Ike Harris, president of BellSouth's Advertising & Publishing Group, kicked off Day 2 of DDC with a keynote that stressed the opportunities afforded by changing industry and cultural dynamics — thought by some to be a threat.
There is a clear trend toward consumers' desire to control their media. This was the theme of our Drilling Down on Local conference in March. Harris showed data that indicated proliferation of Internet video, video on demand, MP3 consumption and DVR penetration (currently at 18 percent, according to Harris).
A main theme underlying Harris' address was that these consumer trends represent an opportunity and not a problem — if directory publishers can handle them correctly. To the same extent, trends in generation Y, Hispanic demographic growth and an aging population represent different opportunities to gain share by reactively adjusting or enhancing the product set.
Generation Y, Harris posited, should be a particularly salient target as it grows in age and in buying power. This generation, according to Kelsey Group data, looks online first to find things locally more than any other medium (not surprisingly). Advertisers are also demanding the more discernable ROI afforded by paid search, IYPs and other interactive advertising, which serves to exacerbate this trend.
Print references are dropping 5 percent per year, according to Harris, while print revenues are rising 1 percent per year. This means that revenue per reference is going up, which is a strong indicator of perceived value on the part of the advertiser. He also contended there is a better opportunity for print than a 1 percent annual increase in revenues, and that BellSouth will continue to innovate the print product to raise the value to the advertiser and ultimate reference and revenue growth. This includes following cultural trends and enhancing the product accordingly. Larger fonts for books that target senior populations was one example he gave, as was distributing books on CD ROM and in server-based formats.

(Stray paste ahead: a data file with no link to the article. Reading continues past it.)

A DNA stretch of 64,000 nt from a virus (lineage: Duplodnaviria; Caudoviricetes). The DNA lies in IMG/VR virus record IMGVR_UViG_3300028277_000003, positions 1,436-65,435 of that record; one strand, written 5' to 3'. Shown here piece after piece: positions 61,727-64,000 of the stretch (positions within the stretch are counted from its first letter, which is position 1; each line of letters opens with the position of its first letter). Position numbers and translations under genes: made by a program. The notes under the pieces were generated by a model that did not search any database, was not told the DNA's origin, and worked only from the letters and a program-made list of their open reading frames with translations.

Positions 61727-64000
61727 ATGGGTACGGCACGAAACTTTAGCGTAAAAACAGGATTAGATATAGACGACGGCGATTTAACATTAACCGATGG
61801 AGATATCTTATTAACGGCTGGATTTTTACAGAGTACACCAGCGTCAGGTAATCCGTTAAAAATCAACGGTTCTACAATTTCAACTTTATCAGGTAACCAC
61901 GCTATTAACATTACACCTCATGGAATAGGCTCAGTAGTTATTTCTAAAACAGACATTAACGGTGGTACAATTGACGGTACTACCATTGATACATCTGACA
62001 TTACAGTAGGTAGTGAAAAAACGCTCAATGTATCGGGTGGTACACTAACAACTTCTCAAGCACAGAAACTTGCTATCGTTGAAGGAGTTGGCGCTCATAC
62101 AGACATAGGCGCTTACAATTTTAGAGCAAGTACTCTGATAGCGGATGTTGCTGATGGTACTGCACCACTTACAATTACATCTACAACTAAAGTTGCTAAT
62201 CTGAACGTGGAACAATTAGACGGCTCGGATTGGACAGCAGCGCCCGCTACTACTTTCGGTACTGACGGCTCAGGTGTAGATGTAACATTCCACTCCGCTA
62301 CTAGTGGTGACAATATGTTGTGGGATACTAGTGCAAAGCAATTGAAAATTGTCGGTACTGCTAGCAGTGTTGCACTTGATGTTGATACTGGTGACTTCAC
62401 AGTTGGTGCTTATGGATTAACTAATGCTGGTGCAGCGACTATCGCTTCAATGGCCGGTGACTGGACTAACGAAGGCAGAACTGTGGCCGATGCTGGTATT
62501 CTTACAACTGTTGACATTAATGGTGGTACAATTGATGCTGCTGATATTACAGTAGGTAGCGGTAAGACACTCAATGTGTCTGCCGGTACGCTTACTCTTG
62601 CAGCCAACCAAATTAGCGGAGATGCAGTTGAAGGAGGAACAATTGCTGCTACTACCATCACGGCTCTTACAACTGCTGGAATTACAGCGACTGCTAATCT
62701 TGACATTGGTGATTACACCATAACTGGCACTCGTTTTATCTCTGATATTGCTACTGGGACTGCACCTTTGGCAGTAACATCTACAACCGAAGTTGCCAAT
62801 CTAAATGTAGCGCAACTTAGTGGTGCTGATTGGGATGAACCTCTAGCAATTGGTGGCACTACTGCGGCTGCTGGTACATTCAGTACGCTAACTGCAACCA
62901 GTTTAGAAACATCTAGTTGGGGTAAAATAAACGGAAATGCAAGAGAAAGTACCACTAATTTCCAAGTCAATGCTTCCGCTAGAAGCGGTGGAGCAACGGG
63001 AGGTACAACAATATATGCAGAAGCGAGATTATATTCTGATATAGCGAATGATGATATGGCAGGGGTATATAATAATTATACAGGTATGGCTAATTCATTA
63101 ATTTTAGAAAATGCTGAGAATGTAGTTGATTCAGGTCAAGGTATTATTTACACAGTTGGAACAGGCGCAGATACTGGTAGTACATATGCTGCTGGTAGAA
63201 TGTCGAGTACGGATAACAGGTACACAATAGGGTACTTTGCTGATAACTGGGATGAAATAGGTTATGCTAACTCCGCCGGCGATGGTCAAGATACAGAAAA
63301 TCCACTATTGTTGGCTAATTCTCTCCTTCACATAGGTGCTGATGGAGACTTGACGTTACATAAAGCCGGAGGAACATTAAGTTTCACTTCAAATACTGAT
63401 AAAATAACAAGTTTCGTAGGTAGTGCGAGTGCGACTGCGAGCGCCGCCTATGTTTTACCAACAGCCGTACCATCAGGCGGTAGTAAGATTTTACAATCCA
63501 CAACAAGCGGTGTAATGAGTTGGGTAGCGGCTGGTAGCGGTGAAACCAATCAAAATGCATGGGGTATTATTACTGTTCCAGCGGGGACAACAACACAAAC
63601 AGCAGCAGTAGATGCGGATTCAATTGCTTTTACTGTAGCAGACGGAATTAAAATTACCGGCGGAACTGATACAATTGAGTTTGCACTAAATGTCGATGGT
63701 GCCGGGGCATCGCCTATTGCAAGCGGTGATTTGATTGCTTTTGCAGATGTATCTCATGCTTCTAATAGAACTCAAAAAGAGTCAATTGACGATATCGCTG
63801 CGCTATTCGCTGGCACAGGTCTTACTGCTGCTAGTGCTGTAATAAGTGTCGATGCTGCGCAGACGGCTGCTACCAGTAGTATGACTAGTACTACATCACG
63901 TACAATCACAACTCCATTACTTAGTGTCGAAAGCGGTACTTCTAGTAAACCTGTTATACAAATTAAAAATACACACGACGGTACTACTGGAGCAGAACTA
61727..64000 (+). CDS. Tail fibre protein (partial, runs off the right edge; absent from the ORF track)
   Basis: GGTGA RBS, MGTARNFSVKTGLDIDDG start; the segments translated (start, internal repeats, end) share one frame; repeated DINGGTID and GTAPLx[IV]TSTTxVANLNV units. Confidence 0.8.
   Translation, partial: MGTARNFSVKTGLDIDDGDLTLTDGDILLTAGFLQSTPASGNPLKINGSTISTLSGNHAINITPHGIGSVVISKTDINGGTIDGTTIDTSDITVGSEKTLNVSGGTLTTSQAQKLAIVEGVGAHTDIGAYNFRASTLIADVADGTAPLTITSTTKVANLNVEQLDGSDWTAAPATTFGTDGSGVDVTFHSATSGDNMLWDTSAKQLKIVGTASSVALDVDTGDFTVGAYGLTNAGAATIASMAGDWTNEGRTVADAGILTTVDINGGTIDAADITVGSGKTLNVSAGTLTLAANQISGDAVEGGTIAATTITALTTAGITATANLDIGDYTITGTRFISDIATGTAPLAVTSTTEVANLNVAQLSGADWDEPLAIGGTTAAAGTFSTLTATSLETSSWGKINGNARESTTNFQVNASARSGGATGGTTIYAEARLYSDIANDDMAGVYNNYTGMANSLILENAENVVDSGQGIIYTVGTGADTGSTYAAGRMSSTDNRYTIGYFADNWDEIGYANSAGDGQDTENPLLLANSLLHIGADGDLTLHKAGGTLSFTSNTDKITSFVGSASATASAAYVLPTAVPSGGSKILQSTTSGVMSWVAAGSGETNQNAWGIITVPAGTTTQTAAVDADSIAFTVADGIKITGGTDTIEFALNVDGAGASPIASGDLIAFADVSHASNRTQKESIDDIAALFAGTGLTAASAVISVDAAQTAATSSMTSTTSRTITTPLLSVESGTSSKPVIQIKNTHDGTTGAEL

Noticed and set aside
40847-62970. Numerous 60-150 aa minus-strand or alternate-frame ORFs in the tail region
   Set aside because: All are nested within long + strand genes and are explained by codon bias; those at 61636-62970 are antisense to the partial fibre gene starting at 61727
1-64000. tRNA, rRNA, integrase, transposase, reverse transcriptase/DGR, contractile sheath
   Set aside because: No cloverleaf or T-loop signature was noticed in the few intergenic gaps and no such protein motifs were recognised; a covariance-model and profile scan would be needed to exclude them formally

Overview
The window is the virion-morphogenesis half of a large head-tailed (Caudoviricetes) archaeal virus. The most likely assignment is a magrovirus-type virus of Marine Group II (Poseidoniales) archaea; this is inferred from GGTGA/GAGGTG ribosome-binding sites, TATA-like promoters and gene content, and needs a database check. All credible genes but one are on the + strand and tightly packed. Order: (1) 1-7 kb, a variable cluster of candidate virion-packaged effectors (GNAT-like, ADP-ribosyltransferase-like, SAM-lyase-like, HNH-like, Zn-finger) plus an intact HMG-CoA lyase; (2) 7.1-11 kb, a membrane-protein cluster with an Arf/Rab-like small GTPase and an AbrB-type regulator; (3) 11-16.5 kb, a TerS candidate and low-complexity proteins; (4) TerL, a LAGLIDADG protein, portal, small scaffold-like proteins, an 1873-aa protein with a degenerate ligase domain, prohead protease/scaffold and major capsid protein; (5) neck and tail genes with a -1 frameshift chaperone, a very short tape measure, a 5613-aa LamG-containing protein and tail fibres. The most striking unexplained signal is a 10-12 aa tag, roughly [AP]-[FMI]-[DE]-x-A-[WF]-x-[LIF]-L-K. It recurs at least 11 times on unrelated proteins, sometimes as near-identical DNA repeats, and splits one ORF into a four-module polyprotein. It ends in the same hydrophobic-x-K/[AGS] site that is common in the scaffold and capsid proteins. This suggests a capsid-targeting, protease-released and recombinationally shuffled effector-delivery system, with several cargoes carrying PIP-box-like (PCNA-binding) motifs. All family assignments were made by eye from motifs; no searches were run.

"This could free us to do some things that we can't do today," he said, citing examples of being able to update the book with the click of a mouse and integrate it with Voice over IP technologies for click-to-call functionality. Syncing up with the IPTV efforts of AT&T also represents a significant opportunity, as mentioned yesterday by Dennis Payne.
Mobile directory solutions also await, given usage trends among younger generations that will increasingly envelop the adult buying-empowered consumer population. The affiliation with wireless subscription leader Cingular puts BellSouth (soon to be AT&T) in a strong position to address the mobile search and directory opportunity.
IYPs: Where are they going, where have they been?
Kelsey Group Associate Steve Marshall presented data from an upcoming Special Report about qualitative and quantitative measures around IYP products. Though IYP ratings have gone up overall since the same study was done two years ago, the performance gap between IYPs and local search has increased. Search portals, in other words, have increased in quality and usage more than IYPs have during the same period.
Among the overall qualitative deficiencies of IYPs, the most prevalent included confusing site structure; thin content or poor integration of content from different sources; insufficient user-generated content; and an inferior level of feature sophistication when compared with standards set by search portals and other online players.
Predicted trends in the IYP space include blurring of distinctions across categories including classifieds and business listings. There will also be more industry consolidation and an increase in the amount of user-generated content infused with IYP offerings.
The panel that accompanied Marshall's presentation agreed that user-generated content is important, as is building all forms of content. Deeper content equals greater relevance when it comes to search engine optimization and search engine marketing, contended Chris Scotton, president and CEO of Innovectra.
Building a comprehensive user-generated content site is a challenge, although Yelp, Insider Pages and Judy's Book were all given credit for effectively developing social search models. Gaining this scale of user reviews represents a sizable challenge for IYPs, however, given the depth of headings, and should represent an important challenge for IYPs going forward.
Sieg Fischer: An industry speaking in tongues